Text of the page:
The warning signs may have been there for a while. Maybe Mom is becoming more forgetful and less mobile. Maybe Dad is forgetting meals, or has had a few serious falls requiring medical treatment. Maybe you and your family have been struggling to coordinate care-giving, errands, doctor's appointments, finances, and legal matters. You may wonder if an assisted living facility is a good option.
Helping Mom and Dad move into assisted living will enable them to:
• continue their independent way of life
• receive the routine medical care they need
• eat regular, healthy meals
• have an active social life
• go shopping regularly, with transportation
• and be safe and well-cared for, all in one setting.
Talking with your parents about an assisted living facility may be stressful, or it may bring them some relief. It can be very upsetting to leave your family home that is filled with memories and move to a new place with strangers, unfamiliar routines, and a small apartment. However, what your parents will gain from the move is safety, companionship, and the relief of knowing that their needs will be provided for day and night.
Elderly parents tend to feel anxious and irritable when their health starts to decline and they become more dependent on others for their needs. The loss of independence can make them feel helpless and resentful over time. Adult children may feel caregiver burnout and compassion fatigue over time, as there is often no relief or acknowledgement of the stress that caregiver children can feel from being responsible for their parents' care. Jobs and responsibilities can be difficult to juggle with the stress and needs of the “Sandwich Generation” (those “sandwiched” between caring for their elderly parents and raising their own children). Assisted living facilities can provide a good alternative to this stress.
Assisted living facilities offer a private room or apartment with a full bathroom and kitchenette. The bathroom usually has safety features installed such as an emergency pull-cord, grab bars by the toilet and bathtub (which also comes with a nonslip surface), and the hallways have wide, easy to navigate entries for those with walkers, wheelchairs, or unsteady gaits to maneuver. The facilities generally have primary care medical offices onsite. Maintenance is generally “live-in” or on-call and takes care of all building and property maintenance and repair. Meals are served daily in the cafeteria, where Mom and Dad can meet up with new friends for a healthy meal before heading out shopping or to see a show via shuttle bus with their friends for the day, or they can drive themselves if they are still able to.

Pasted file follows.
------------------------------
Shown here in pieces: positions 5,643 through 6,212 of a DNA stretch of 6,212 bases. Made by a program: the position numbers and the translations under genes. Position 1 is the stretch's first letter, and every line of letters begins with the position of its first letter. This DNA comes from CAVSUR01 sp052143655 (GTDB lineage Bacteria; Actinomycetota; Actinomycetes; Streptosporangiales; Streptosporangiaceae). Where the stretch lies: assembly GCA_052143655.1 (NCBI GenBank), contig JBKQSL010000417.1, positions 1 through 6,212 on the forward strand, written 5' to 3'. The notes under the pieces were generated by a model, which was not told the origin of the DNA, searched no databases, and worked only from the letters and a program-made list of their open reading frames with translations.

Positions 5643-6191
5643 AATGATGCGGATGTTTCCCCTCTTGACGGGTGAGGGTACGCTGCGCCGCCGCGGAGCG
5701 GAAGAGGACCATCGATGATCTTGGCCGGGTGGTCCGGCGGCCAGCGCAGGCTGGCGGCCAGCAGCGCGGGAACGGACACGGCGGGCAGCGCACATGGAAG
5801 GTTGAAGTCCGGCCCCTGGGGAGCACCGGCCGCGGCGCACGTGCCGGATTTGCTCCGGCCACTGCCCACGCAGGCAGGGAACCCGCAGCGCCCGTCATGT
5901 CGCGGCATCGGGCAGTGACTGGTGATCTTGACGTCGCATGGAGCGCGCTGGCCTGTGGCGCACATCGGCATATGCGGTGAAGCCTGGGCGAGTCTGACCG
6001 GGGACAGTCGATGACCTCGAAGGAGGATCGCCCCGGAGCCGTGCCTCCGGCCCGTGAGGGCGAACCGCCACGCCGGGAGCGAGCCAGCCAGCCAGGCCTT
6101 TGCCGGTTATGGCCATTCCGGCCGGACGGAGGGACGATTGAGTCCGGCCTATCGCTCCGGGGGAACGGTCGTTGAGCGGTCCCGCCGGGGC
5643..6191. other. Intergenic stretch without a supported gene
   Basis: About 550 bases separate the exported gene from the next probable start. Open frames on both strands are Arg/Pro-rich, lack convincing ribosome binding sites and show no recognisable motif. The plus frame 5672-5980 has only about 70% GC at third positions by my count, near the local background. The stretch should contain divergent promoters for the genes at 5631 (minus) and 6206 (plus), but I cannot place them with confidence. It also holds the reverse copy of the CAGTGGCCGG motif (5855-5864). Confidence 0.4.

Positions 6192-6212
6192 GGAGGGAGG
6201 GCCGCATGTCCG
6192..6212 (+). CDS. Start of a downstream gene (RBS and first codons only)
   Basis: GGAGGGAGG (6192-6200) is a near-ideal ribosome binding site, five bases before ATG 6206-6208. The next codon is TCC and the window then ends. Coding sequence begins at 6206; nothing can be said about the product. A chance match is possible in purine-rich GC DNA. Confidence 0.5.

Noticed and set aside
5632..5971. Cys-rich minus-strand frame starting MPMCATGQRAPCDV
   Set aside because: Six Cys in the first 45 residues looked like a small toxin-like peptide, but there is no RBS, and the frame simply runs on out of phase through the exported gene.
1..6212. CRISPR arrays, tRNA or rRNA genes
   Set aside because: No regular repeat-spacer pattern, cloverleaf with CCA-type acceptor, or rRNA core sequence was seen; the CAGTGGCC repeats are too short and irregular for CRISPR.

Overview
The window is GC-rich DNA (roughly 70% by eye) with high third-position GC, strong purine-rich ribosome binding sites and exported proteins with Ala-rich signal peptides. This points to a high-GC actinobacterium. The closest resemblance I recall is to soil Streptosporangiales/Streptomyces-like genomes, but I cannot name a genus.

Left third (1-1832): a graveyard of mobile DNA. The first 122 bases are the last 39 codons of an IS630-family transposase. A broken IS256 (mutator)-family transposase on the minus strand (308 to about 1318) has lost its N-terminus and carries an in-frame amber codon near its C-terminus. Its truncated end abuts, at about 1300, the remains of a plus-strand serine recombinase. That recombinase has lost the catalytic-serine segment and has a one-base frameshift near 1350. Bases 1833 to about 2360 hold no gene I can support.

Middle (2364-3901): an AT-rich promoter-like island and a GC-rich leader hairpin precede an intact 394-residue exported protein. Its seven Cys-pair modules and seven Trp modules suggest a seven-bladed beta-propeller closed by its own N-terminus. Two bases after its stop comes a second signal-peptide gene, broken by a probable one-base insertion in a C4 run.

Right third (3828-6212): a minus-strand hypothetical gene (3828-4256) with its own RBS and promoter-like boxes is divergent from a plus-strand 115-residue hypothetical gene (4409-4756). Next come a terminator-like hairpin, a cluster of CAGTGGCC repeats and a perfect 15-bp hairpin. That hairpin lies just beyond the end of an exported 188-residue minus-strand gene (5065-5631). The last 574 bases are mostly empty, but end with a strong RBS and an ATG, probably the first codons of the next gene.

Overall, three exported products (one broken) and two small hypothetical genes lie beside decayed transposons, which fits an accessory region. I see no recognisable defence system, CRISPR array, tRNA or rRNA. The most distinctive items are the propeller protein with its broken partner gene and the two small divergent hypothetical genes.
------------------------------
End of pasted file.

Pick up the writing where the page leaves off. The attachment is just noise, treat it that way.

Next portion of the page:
If Mom falls and injures her hip or if Dad becomes ill, the facility medical staff will be on hand quickly to help and treat their medical needs. Assisted living facilities are generally prepared to handle most medical emergencies, since they are usually affiliated with skilled nursing facilities that handle rehabilitation and longterm care. This coordination of care is also what makes assisted living facilities a great choice for elderly parents who need some assistance in activities of daily living, but can still maintain their overall independence and self-care routines.
Assisted living will allow you and your family to resume your natural role as adult children, and allow you to enjoy each other's companionship again as a family, knowing that your elderly parents' well-being is provided for.
-Stop The Fall